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  • Post published:05/01/2022
  • Post last modified:05/01/2022

Intel CEO Pat Gelsinger spoke publicly about the ongoing chip shortages that are ravaging the consumer electronics industry recently, and he didn’t exactly have bright and cheery words of optimism about what the future holds. Gelsinger, who was in Malaysia to announce a $7.1B investment in a new manufacturing center there, said he predicts the shortage will last at least until 2023, and he described the current demand for chips as “exploding.”

As an overview about how we got into this mess, Nikkei Asia reports that Gelsinger explained that the chip-making industry had about a five percent annual growth rate before the pandemic hit in 2020. When that walloped everyone, he says the number went into negative territory as chip production essentially shut down, breaking supply chains on a global scale. Not long after that, when we all decided to just stay home for awhile, demand for chips exploded, resulting in a 20 percent growth rate for the past year. That unprecedented growth, overlaid on the broken supply chains, equals “chip shortage.” Gelsinger summarized the disconnect between supply and demand right now as “a very large gap,” but insists the company is working hard to fill it.

Intel CEO Pat Gelsinger has promised to return the company to its previously held status as the world leader in silicon fabrication.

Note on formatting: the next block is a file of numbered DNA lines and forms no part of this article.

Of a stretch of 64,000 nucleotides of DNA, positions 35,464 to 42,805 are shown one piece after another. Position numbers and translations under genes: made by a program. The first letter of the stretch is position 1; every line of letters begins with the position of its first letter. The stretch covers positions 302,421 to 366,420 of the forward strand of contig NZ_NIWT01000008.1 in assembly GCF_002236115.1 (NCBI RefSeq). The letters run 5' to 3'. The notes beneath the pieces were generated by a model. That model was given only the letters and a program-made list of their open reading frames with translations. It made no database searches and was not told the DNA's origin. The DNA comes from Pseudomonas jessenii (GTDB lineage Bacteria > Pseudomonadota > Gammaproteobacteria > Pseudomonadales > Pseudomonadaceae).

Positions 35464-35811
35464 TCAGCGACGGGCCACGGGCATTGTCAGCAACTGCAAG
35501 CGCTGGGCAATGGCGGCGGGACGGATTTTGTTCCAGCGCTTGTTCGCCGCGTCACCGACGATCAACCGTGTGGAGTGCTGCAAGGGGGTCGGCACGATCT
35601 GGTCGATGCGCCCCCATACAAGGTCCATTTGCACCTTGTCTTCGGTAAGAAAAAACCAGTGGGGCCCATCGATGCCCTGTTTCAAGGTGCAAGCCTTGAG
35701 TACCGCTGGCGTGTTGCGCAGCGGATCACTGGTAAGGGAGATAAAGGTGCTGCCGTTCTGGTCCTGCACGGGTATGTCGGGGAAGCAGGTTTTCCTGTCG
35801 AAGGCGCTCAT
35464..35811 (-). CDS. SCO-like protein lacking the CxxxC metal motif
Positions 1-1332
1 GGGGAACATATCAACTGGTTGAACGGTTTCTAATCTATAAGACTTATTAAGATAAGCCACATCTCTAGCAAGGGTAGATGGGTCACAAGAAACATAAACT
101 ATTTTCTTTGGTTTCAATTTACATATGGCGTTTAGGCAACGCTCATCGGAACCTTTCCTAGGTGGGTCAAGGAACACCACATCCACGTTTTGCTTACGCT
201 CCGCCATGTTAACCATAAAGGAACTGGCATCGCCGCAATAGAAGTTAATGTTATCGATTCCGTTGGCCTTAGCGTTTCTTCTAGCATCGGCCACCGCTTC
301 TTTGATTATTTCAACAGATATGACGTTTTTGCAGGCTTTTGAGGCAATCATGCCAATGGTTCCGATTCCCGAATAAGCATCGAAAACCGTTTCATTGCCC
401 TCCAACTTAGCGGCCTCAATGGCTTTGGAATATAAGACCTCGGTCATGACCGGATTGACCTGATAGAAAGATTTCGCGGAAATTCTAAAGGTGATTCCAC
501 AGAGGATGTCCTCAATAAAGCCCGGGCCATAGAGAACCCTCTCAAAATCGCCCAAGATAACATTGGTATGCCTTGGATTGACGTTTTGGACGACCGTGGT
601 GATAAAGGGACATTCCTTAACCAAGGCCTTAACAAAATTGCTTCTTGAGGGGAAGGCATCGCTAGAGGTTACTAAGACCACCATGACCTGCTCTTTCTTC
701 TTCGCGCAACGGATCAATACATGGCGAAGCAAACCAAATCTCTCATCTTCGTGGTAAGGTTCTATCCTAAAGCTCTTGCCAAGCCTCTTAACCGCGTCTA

As an example of Intel’s commitment to fabbing its way out of this mess, Gelsinger talked up the company’s plans to expand its silicon manufacturing capabilities in the US, Europe, and Malaysia to help offset any disruptions that might occur in one location. Intel uses its facilities in Malaysia for chip packaging, which is the final stage of chip assembly, so Gelsinger’s announcement was focused on shoring up this bit of the production line for future products. Intel has also previously announced major expansion plans in the US as it seeks to regain its former reputation as the global leader in silicon fabrication, and it’s opening up its check book to make it happen. As we reported previously, the two fabs in Arizona — Fab 52 and 62 — will cost $20 billion, and there’s plans for multiple additional fabs that will cost a jaw-dropping $100 billion over the next decade, locations unannounced thus far. Gelsinger said in the Malaysian press conference that he’d announce the sites of both the new US and European facilities “in the near future.”

One interesting tidbit from the press conference is that Mohamed Azmin Ali, who is Malaysia’s Senior Minister of International Trade and Industry, apparently helped grease the wheels for Intel’s investment by promising there won’t be any major COVID-19-related lockdowns in a future facility. “I have assured Pat that there will be no longer lockdowns, only targeted ones,” he said. “Even during the last lockdowns, we had assured minimal disruptions to the supply chain as we know how important it is to the world.”

Despite these efforts, Gelsinger notes that Intel won’t be able to fix the problem overnight, or even next year for that matter. Even though the company has been ramping up its production everywhere it can to meet demand, he says it will take approximately three years before results will be delivered in the real world.

Now Read:

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  • Farewell, 14nm: Intel Launches Alder Lake

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